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First 3D printed human corneas win design award

27 November 2018

A technology developed by scientists at Newcastle University allowing human corneas to be 3D printed has won Gold at the 2018 London Design Awards.

The technique could be used in the future to ensure an unlimited supply of corneas. (Credit: Newcastle University)

As the outermost layer of the human eye, the cornea has an important role in focusing vision. Yet there is a significant shortage of corneas available to transplant, with 10 million people worldwide requiring surgery to prevent corneal blindness as a result of diseases such as trachoma, an infectious eye disorder.

In addition, almost 5 million people suffer total blindness due to corneal scarring caused by burns, lacerations, abrasion or disease.

The proof-of-concept research published earlier this year reports how stem cells (human corneal stromal cells) from a healthy donor cornea were mixed together with alginate and collagen to create a solution that could be printed, a ‘bio-ink’.

Using a simple low-cost 3D bio-printer, the bio-ink was successfully extruded in concentric circles to form the shape of a human cornea. It took less than 10 minutes to print.

The stem cells were then shown to culture – or grow.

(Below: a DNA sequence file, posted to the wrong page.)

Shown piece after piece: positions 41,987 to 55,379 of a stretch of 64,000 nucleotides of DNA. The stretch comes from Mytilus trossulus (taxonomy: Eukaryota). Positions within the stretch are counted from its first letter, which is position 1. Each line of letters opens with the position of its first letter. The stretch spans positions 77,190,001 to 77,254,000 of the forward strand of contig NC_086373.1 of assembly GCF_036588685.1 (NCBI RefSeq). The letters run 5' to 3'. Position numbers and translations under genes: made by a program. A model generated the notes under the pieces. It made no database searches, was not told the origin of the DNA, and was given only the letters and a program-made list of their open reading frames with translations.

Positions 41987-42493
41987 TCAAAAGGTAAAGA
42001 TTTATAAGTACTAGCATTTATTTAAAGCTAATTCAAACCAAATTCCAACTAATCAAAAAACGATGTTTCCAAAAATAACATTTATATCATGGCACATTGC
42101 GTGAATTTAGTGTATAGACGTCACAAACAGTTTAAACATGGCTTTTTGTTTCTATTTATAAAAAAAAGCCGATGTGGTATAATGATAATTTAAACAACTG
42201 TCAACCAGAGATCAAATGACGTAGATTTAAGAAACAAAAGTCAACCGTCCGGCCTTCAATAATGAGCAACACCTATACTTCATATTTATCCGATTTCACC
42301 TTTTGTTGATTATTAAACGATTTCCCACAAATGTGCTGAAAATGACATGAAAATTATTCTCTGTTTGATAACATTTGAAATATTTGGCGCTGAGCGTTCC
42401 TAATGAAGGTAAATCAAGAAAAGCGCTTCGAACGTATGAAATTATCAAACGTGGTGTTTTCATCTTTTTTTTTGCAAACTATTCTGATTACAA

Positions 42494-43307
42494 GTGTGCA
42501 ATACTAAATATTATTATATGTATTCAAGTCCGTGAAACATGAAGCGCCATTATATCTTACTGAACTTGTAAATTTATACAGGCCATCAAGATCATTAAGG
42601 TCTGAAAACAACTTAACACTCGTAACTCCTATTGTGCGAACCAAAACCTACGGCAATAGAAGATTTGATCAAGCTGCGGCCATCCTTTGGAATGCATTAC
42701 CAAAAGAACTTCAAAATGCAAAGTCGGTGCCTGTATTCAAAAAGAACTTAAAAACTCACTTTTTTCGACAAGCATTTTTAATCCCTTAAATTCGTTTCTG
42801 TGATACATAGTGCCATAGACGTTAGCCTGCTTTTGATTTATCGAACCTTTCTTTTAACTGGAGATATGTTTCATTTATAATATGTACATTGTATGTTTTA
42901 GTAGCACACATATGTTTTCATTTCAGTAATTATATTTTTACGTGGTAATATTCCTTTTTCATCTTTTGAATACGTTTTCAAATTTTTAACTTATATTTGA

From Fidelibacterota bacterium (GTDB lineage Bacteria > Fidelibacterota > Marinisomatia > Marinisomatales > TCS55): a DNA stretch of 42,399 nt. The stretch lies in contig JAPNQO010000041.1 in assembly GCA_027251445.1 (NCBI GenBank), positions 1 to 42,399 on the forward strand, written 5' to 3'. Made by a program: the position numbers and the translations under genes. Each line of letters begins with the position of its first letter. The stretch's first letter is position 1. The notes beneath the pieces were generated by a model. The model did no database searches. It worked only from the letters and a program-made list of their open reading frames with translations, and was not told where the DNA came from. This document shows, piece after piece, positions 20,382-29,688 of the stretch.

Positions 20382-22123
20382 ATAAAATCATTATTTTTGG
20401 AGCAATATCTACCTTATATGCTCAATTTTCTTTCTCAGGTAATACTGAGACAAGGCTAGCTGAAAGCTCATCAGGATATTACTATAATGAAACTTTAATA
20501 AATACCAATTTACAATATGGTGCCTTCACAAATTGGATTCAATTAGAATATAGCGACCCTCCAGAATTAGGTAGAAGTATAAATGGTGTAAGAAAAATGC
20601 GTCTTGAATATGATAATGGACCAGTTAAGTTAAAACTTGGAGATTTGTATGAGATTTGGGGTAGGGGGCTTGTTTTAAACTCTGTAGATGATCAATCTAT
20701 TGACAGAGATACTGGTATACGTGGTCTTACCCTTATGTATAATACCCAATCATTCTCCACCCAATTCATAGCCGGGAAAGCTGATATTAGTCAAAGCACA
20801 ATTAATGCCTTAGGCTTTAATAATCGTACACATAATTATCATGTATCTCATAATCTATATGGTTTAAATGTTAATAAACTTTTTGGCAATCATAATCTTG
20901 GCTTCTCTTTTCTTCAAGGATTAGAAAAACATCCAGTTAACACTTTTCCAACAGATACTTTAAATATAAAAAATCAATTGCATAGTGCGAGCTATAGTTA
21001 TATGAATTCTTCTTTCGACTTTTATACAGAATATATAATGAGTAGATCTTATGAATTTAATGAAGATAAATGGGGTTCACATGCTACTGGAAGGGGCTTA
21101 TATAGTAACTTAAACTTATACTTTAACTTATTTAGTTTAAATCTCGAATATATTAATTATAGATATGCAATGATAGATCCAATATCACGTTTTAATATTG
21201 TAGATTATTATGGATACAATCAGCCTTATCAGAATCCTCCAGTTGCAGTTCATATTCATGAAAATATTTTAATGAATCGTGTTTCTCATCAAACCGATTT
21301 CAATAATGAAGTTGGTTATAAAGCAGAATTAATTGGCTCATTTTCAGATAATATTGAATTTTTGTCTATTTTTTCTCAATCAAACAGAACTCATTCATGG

Innovative work recognised

The scientists, including Abigail Isaacson from the Institute of Genetic Medicine, Newcastle University, also demonstrated that they could build a cornea to match a patient’s unique specifications.

The dimensions of the printed tissue were originally taken from an actual cornea. By scanning a patient’s eye, they could use the data to rapidly print a cornea which matched the size and shape.

The London Design Award celebrates creative and innovative design for either a component or overall product. In awarding the Gold Award for Product Design-Medical, the panel considered aspects that relate to human usage, aesthetics, selection of components and materials, and the resolution of assembly, manufacturing and the overall function.

Che Connon, Professor of Tissue Engineering at Newcastle University, who led the work, said: "When the innovative nature of work, like this, is recognised, it is a great source of encouragement to our small team and highlights the world leading ocular surface regenerative biology undertaken at Newcastle University.

"The potential of the technology is huge and could one day restore the sight of millions worldwide.

"We're delighted to receive the Gold Award in the Product Design – Medical category."

The 3D printed corneas will now undergo further testing and it will be several years before we could be in the position where they can be used for transplants. 

Professor Connon adds: "What we have shown is that it is feasible to print corneas using coordinates taken from a patient eye and that this approach has potential to combat the world-wide shortage.”

Video courtesy of Newcastle University

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